How to use vegetable plants in colorful garden displays

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Vegetables are usually seen and appreciated solely for their utilitarian virtues: the potential to feed us, flavor fresh or cooked, and nutritional value. In our perception, they exist only for eating and are segregated by themselves in vegetable beds with no thought of their potential to contribute to the beauty of our gardens.

The good news is, a number of vegetables make striking, artistic, or even atmospheric ornamental landscape features, some lasting for several months and others for almost a year.

These vegetables can be planted in vegetable-only artistic compositions or can be mixed into ornamental plantings. The color, form and texture of many vegetable plants act to highlight nearby flower colors and the structural forms make striking focal points.

Good winter flowering companions are violas, borage and calendulas. Some summer combinations are included below, but endless opportunity awaits.

Most vegetables do require specific conditions to thrive. All need protection from slugs or snails, especially when small. Compost greatly enhances soil fertility, and the more fertile the soil, the better the plants will grow. Most of the plants listed below are best for fall, winter and spring plantings or compositions.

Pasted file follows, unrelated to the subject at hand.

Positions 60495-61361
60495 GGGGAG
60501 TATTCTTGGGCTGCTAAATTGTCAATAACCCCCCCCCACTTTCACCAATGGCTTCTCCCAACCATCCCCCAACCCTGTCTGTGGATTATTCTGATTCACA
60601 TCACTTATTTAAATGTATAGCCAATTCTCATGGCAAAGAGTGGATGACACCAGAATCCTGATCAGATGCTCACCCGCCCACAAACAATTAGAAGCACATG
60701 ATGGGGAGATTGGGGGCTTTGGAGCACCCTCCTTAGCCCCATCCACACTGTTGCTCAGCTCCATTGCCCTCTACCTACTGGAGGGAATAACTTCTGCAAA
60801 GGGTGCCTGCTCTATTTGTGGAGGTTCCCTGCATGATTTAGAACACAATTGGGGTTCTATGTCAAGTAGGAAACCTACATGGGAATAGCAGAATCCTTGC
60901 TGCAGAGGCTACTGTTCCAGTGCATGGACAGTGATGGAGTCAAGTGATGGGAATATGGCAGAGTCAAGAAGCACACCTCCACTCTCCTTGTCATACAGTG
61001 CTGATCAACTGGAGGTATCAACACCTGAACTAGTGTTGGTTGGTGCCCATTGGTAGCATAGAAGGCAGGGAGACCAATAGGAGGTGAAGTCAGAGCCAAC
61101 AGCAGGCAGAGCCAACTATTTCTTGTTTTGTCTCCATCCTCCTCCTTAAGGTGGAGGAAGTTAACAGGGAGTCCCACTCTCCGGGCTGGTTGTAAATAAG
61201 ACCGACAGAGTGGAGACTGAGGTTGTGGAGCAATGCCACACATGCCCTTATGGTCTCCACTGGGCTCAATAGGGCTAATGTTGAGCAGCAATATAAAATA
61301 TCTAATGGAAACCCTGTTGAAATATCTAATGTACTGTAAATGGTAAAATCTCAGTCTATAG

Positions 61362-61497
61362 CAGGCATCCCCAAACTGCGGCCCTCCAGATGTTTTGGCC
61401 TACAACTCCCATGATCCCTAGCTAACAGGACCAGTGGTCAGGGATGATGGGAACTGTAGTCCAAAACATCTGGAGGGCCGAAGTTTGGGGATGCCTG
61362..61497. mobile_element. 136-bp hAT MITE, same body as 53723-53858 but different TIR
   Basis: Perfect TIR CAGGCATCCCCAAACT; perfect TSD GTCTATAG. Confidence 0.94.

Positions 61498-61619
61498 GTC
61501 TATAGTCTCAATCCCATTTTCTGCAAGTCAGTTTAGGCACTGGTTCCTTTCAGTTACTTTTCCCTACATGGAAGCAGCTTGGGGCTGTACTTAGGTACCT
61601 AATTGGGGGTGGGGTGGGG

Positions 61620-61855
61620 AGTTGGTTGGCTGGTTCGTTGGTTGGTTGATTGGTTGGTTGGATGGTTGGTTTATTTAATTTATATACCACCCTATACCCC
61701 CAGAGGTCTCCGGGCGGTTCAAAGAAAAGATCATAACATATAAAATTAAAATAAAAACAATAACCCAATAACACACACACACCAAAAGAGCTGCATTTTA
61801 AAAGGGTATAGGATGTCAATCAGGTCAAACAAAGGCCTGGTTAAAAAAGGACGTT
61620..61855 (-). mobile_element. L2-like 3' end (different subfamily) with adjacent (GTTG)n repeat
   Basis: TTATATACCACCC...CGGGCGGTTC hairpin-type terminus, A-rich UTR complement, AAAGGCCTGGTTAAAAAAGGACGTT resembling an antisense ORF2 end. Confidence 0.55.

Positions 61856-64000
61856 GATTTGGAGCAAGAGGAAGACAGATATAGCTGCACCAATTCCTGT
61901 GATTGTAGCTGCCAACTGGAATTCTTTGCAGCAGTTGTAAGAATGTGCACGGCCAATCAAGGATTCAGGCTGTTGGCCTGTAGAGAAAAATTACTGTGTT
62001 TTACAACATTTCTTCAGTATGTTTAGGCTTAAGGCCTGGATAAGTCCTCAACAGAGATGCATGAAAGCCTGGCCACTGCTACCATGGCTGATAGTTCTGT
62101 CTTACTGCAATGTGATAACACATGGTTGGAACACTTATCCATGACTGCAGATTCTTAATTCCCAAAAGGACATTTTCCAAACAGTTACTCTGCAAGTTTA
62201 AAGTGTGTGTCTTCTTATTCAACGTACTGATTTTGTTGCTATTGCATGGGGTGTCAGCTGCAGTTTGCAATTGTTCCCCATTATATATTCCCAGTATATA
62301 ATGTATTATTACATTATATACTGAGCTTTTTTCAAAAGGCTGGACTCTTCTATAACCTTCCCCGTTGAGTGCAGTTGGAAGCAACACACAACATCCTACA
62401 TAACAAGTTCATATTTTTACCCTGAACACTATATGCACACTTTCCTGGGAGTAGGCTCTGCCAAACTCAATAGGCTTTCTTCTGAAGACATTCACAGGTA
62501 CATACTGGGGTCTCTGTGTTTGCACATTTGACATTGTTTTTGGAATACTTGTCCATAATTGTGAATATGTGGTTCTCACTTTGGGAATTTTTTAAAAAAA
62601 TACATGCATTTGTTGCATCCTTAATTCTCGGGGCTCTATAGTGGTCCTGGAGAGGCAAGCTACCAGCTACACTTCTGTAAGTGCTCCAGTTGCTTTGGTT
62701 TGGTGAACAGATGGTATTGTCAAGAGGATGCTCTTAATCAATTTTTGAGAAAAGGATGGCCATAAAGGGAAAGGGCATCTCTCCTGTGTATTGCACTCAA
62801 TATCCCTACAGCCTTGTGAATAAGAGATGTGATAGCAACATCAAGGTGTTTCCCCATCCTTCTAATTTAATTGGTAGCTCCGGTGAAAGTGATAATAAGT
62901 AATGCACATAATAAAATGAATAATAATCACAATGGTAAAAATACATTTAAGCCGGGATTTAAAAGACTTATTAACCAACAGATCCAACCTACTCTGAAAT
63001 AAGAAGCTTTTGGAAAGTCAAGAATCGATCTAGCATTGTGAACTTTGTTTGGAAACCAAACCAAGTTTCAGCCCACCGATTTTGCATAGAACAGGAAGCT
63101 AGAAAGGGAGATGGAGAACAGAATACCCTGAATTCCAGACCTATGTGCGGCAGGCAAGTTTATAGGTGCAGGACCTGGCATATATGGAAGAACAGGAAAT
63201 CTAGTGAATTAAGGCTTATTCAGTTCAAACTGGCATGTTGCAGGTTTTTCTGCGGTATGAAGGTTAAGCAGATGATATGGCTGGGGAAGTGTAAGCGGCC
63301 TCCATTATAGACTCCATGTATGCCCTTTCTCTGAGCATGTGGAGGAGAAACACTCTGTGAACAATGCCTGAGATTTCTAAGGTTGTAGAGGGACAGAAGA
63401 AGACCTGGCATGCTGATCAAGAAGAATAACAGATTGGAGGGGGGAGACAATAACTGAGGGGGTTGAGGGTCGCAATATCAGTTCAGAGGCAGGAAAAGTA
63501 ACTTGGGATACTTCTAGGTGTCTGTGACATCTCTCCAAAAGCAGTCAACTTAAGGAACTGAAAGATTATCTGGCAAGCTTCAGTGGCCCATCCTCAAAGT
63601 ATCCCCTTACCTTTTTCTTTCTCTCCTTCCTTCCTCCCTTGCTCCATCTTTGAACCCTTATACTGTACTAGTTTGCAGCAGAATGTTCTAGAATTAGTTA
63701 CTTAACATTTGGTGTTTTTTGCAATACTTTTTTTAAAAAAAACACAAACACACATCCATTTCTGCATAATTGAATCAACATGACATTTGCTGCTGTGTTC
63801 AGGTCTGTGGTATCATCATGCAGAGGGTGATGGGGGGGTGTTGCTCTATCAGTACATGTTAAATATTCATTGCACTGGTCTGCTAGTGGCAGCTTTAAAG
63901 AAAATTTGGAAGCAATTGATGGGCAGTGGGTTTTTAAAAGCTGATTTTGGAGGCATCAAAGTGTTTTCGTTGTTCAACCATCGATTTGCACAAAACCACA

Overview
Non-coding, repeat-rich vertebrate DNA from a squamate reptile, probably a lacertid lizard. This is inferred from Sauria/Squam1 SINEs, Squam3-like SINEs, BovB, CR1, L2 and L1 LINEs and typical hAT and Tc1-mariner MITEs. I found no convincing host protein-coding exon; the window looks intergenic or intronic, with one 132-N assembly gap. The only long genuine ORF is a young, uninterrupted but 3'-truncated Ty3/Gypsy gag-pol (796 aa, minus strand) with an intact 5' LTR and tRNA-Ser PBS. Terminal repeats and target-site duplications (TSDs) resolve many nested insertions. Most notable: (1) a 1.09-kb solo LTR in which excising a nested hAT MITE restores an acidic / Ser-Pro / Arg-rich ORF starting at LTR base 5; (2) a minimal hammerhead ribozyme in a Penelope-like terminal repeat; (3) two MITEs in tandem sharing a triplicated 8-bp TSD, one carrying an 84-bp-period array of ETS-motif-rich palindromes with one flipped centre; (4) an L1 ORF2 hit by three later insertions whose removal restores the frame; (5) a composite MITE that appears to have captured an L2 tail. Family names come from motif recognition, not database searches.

Like all plants most vegetables do require some upkeep. Pull off the lower leaves of vegetable plants when they get unsightly or harvest them as plants grow. A column on warm season ornamental vegetables will follow in summer.

A couple of the most fun edible ornamental plants are Redboor kale and the purple Brussel sprout. Both are regularly used in countries like Japan, France and the United Kingdom as ornamentals. Both are best planted in the spring as their individual character develops with age.

Their deep purple leaves have both great color and texture, but it is over the course of the fall and early winter that their individual character develops.

The saturated purple leaf and stem color also deepens as temperatures cool.

Redboor kale is one of the most nutritious and heat-resistant kales, but the super-ruffled leaves are coarse and in the warm season can be tough to eat. Its stalk lengthens over the season, so that by fall and winter it can be over 4 feet high.

Often multi-branched, with age this kale doesn’t stand stiffly upright, but lurks morosely through the garden, leaning menacingly over paths in the winter morning mists.

Another garden personality is the purple Brussels sprout. New leaves are cupped and embrace the sky, and large old leaves droop morosely. In a youthful state, it is upright, but as it ages, it too stoops with age, and acquires personality.

These plants can simply be left in the fall vegetable garden to mature and entertain or can be planted purposefully in the flower garden in spring to offer beauty all summer.

The purple leaf color is wonderful with orange cosmos, burgundy snapdragons, yellow dahlias and zinnias of many colors.

Two more kales good as ornamentals and for eating — but with less personality — are Siberian Dwarf kale and Portuguese kale. Siberian dwarf kale is only about 2 feet tall and wide. This dependable kale has gray, dense, ruffled fancy leaves.

It always looks handsome, is one of the most cold-tolerant varieties, and is one of the last kales to go to seed in the spring. Portuguese kale is a very large plant.